In 1980, he founded Geffen Records and recruited Warner Bros. Records exec Ed Rosenblatt as president. The Geffen label’s meteoric rise to prominence within the year proved a bittersweet success. Geffen’s first artist to sign on was Donna Summer, who was anxious to leave Casablanca/PolyGram Records. Geffen shortly after released her The Wanderer album, the lead single of which reached #3 on the Billboard Hot 100, and the album certified gold. Casablanca countered by releasing more singles off her 1979 Bad Girls album such as the song Walk Away and a similarly named hits compilation to compete, but by then New Wave sound was dominating the airwaves.
The November 1980 release of John Lennon’s album Double Fantasy seems an impressive feat for a new label, but at the time Lennon stated that Geffen was the only one with enough confidence in him to agree to a deal without hearing the record first. Yoko Ono, Lennon’s wife and partner, stated that Geffen was the only label head to pay attention to her. In December 1980, Lennon was murdered and Double Fantasy became a massive seller. Over the years Geffen Records/DGC has become well known as a label, releasing works by the likes of Olivia Newton-John, Asia with Steve Howe and John Wetton, Elton John, Cher, Sonic Youth, Aerosmith, Whitesnake, XTC, Peter Gabriel, Lone Justice, Blink-182, Guns N’ Roses, Nirvana, Lifehouse, Tyketto, Pat Metheny, Sloan, the Stone Roses and Neil Young.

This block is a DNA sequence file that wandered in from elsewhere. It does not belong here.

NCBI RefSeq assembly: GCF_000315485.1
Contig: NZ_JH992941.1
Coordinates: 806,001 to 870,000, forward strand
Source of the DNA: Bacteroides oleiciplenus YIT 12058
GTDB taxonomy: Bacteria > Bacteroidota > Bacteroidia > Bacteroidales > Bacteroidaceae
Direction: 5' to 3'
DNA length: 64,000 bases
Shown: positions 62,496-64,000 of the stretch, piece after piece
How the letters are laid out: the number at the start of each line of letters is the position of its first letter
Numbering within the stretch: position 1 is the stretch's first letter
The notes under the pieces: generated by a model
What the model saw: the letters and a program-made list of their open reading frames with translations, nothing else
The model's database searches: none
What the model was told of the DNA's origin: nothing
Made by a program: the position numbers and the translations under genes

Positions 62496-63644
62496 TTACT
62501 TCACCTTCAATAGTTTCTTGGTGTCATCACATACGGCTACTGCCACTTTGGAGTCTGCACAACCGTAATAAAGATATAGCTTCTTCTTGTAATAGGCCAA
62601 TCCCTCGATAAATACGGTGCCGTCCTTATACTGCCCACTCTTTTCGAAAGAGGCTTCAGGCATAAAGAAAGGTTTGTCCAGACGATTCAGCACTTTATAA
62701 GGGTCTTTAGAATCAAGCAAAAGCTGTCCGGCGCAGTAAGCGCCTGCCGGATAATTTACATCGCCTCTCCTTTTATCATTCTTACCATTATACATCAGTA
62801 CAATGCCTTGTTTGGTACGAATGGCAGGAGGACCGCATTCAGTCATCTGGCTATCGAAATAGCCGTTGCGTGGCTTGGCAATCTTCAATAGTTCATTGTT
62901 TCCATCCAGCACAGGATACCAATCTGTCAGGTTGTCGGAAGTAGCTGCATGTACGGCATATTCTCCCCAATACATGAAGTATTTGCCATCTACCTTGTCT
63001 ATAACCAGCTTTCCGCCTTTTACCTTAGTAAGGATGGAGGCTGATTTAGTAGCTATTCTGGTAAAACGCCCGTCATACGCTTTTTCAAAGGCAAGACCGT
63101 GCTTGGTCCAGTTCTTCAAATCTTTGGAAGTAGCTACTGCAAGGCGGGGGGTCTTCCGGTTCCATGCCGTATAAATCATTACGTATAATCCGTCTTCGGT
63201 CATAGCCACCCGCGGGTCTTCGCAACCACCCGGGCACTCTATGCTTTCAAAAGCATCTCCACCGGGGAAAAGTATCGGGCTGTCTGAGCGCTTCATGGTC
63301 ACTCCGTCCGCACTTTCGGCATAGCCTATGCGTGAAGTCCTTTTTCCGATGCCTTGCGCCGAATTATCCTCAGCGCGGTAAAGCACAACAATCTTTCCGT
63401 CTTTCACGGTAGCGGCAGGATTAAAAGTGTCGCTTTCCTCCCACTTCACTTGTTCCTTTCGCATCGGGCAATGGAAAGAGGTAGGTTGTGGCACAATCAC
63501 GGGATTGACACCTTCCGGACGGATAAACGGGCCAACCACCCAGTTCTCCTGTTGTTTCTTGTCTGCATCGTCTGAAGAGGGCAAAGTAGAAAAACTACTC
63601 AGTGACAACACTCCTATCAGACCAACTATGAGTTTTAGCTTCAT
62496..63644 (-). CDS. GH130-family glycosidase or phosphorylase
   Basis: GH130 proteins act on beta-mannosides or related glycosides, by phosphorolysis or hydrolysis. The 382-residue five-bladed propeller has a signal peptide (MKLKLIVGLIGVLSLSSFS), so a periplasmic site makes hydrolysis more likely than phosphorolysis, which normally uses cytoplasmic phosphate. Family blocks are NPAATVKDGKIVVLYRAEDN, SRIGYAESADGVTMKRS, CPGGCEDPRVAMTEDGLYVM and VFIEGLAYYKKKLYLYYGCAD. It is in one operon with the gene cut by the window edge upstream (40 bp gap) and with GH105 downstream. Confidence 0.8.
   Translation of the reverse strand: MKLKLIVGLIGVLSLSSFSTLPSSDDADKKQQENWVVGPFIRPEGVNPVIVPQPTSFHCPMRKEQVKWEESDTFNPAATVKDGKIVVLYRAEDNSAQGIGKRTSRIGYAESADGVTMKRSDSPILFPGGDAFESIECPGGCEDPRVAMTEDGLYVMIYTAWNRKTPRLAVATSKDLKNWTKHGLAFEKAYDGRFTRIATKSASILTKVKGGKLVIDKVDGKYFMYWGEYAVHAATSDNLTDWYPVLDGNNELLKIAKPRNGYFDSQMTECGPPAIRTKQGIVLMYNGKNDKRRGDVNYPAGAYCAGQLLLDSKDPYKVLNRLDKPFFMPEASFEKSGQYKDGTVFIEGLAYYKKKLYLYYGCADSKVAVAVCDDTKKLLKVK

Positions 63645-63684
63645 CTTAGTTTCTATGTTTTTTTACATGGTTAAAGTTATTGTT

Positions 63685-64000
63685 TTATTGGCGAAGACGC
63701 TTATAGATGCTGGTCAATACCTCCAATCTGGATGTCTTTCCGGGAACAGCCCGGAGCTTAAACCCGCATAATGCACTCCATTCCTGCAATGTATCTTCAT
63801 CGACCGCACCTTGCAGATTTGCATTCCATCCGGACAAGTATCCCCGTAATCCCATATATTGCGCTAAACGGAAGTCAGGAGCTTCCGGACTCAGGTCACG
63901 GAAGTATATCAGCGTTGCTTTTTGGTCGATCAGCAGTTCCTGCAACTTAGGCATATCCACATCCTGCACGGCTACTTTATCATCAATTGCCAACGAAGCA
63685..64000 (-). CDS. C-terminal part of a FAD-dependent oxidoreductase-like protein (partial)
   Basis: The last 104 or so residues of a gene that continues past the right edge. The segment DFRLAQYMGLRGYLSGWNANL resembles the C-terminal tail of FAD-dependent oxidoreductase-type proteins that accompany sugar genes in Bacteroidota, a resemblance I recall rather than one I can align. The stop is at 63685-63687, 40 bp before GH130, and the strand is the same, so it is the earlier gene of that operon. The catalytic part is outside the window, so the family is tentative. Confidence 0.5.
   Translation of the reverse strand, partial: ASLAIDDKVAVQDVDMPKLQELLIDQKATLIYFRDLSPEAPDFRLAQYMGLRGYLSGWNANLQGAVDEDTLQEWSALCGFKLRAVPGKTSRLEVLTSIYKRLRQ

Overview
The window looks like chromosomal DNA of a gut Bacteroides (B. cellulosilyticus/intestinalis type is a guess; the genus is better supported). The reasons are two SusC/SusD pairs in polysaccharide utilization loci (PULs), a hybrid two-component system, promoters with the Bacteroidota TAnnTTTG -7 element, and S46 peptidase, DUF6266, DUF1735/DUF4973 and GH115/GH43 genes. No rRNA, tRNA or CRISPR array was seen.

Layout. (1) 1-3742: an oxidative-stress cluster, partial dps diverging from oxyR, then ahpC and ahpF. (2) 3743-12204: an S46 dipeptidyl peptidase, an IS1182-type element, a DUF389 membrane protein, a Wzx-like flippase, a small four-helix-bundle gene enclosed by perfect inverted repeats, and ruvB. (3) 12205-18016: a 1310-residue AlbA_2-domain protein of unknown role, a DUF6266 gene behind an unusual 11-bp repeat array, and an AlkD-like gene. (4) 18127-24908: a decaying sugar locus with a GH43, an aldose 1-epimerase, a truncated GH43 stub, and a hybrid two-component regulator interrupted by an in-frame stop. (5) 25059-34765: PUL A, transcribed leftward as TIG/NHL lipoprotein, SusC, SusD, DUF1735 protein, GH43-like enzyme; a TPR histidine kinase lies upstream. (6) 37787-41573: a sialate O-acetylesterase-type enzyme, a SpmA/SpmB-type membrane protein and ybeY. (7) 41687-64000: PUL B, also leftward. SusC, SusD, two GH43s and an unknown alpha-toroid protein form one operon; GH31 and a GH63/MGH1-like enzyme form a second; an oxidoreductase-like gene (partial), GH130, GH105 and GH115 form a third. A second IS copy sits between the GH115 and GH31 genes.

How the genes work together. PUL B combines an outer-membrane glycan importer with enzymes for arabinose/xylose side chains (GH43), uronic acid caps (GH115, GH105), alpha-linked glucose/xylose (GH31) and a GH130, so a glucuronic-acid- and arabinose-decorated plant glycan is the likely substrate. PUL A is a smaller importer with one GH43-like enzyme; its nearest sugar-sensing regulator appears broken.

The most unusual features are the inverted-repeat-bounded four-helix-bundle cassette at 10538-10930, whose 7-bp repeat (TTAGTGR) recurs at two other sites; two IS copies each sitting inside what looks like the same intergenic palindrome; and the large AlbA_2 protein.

The label was distributed by Warner Bros. Records since its inception but, in 1990, the label was sold to MCA Records. Geffen continued to run the label before leaving Geffen Records in 1995. The Geffen label is today is part of the Interscope-Geffen-A&M division of MCA’s successor, Universal Music Group, formed as the result of the 1999 merger between the MCA and PolyGram families of labels.
Through the Geffen Film Company, Geffen produced dark-tinged comedies such as (the 1986 version of) Little Shop of Horrors, Risky Business and Beetlejuice. Geffen was the Broadway backer for the musicals Dreamgirls and Cats. In 1994, Geffen co-founded the DreamWorks SKG studio with Steven Spielberg and Jeffrey Katzenberg. In 2008, Geffen left DreamWorks.
“Happy is harder than money. Anybody who thinks money will make you happy hasn’t got money.”
“In Hollywood people lie to each other and cheat each other and then go and play tennis. But I don’t want to be a tennis player.”
“I’ve always thought that each person invented himself… that we are each a figment of our own imagination. And some people have a greater ability to imagine than others.”
“I have no talent except for being able to enjoy and recognize it in others.”
“Most of the artists were trying to make a living, trying to get laid, trying to figure out who they were. They weren’t trying to change the world. That’s what other people put on them. I knew all those people. I knew them all, intimately and well. Bob Dylan. I would say that Bob Dylan is as interested in money as any person I’ve known in my life. That’s just the truth.”
“The concept known as bal tashchit–‘Do no destroy’–has a special significance in Jewish tradition…We are constantly being warned in our faith that the capricious, thoughtless, wasteful destruction of the elements and creatures of the earth is wrong…We should remind ourselves daily of our responsibility to all aspects of creation.”